Addressing student mental health has been a priority for University of Minnesota President Joan Gabel since taking office last summer. This week, she’s unveiling the first step she’s taken toward that initiative, a comprehensive scan of programs and services the university offers to support the mental health and wellness of students on all the campuses.
On Thursday and Friday, Gabel and the Board of Regents will review the report. It shows that while individual parts of the university are making good efforts to meet those needs, there are ways to make those services easier to access.
Student mental health needs are up around the country, and Minnesota is no exception. At the University of Minnesota, the number of diagnosed mental health disorders among students has gone up 25 percent from 2015 to 2018. The number of students seeking help at campus health services has gone up by nearly 40 percent.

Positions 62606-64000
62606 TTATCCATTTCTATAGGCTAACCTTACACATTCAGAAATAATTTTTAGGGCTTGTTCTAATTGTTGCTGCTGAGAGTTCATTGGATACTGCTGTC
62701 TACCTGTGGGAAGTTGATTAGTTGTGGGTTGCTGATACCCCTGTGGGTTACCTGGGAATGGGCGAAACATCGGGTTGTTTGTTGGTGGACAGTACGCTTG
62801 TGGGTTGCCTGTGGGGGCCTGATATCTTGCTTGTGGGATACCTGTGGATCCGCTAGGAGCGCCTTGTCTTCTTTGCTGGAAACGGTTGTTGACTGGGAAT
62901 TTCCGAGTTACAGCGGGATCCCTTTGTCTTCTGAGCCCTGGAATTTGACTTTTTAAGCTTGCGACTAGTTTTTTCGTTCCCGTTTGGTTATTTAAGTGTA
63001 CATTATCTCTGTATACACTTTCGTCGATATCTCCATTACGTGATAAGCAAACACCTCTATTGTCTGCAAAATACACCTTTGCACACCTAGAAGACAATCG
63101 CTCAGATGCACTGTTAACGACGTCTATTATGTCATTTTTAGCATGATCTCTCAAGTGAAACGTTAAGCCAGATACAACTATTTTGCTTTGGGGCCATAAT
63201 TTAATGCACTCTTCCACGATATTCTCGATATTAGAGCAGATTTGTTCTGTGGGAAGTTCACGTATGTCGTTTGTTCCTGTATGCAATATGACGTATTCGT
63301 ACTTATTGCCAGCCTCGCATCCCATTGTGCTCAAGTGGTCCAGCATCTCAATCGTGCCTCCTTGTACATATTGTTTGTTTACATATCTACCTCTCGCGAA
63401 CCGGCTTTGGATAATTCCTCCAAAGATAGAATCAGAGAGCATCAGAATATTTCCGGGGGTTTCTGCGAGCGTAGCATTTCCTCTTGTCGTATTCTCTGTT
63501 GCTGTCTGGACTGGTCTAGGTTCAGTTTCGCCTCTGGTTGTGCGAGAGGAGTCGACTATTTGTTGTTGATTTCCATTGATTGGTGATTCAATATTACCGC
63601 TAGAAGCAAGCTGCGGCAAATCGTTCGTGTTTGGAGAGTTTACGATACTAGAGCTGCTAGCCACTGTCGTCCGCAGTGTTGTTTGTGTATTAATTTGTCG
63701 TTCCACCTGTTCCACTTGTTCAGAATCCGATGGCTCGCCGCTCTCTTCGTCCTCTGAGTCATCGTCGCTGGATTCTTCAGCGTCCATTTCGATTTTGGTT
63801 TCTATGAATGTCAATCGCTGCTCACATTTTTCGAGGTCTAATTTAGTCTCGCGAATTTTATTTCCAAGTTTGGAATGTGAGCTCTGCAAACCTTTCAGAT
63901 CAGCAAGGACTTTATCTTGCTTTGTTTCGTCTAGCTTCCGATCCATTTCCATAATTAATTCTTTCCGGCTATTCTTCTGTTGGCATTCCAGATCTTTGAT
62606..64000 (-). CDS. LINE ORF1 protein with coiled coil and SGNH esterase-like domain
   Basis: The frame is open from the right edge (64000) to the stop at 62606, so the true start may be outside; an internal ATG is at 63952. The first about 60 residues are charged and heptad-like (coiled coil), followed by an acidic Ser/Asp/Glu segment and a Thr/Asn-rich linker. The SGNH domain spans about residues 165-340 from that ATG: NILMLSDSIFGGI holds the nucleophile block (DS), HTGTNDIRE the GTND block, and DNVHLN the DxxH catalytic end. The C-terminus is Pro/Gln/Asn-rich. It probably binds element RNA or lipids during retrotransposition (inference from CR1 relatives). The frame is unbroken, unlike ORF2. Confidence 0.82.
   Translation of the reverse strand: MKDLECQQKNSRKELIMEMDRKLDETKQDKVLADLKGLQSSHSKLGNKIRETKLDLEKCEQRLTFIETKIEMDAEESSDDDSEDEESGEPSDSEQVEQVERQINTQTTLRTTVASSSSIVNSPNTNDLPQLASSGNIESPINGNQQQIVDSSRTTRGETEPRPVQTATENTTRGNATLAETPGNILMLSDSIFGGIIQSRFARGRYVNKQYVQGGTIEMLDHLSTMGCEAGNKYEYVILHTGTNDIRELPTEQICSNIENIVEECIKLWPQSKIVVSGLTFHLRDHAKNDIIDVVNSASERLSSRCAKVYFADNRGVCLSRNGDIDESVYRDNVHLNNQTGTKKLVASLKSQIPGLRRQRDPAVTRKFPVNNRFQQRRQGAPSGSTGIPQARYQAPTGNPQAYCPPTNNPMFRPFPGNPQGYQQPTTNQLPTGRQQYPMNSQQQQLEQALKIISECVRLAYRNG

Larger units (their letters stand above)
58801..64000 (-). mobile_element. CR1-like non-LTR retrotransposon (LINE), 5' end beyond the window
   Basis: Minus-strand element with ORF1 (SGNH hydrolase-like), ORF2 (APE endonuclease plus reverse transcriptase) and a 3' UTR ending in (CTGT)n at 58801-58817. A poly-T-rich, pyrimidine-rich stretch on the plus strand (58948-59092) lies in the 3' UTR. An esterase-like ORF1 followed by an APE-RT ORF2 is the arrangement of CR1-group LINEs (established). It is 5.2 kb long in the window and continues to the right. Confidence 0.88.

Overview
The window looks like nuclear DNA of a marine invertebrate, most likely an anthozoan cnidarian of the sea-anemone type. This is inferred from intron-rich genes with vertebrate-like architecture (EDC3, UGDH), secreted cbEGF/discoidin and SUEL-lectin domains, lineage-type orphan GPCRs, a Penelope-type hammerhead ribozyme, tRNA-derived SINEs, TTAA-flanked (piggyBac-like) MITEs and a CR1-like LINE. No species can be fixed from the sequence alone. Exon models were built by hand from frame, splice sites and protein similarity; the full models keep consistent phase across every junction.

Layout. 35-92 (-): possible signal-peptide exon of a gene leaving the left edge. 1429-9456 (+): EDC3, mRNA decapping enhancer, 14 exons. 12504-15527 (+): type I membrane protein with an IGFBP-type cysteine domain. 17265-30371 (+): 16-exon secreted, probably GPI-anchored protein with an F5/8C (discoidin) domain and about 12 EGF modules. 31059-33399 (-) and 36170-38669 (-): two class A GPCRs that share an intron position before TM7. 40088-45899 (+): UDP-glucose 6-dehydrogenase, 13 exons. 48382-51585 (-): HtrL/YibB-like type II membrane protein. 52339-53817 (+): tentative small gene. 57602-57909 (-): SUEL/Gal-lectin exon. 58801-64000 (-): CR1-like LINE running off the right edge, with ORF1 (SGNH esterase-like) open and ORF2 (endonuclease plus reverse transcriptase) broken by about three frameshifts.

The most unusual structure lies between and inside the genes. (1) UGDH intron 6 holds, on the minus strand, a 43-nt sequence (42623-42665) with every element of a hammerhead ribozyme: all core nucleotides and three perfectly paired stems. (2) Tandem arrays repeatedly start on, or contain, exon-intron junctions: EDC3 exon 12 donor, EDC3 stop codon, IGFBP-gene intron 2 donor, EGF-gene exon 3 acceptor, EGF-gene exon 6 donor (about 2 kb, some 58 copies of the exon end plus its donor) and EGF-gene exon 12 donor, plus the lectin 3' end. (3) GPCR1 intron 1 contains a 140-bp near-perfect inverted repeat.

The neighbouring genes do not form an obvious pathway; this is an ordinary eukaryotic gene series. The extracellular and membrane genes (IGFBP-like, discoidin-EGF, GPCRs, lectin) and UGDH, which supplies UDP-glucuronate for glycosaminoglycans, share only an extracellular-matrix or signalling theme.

Gabel said the university’s scan shows that there are plenty of services available on the different campuses. The question, she said, is how best to deploy them — Are the services easy to find? Are they efficient? And do they contribute to higher levels of student wellness?
Counseling is a cornerstone of the university services, Gabel said, and the trick is to make the most of it.
“The number of counselors we have, we want to make sure we hit the exact right amount, but also where they are physically,” she said, “because we want our students to be able to get to counseling services easily.”
On the Twin Cities campus, the university has begun implementing plans to shift some counselors from the East Bank to the West Bank to make it easier for students to access them. The U is also looking at expanding telehealth and other services to make sure that students can access the help when they need it.
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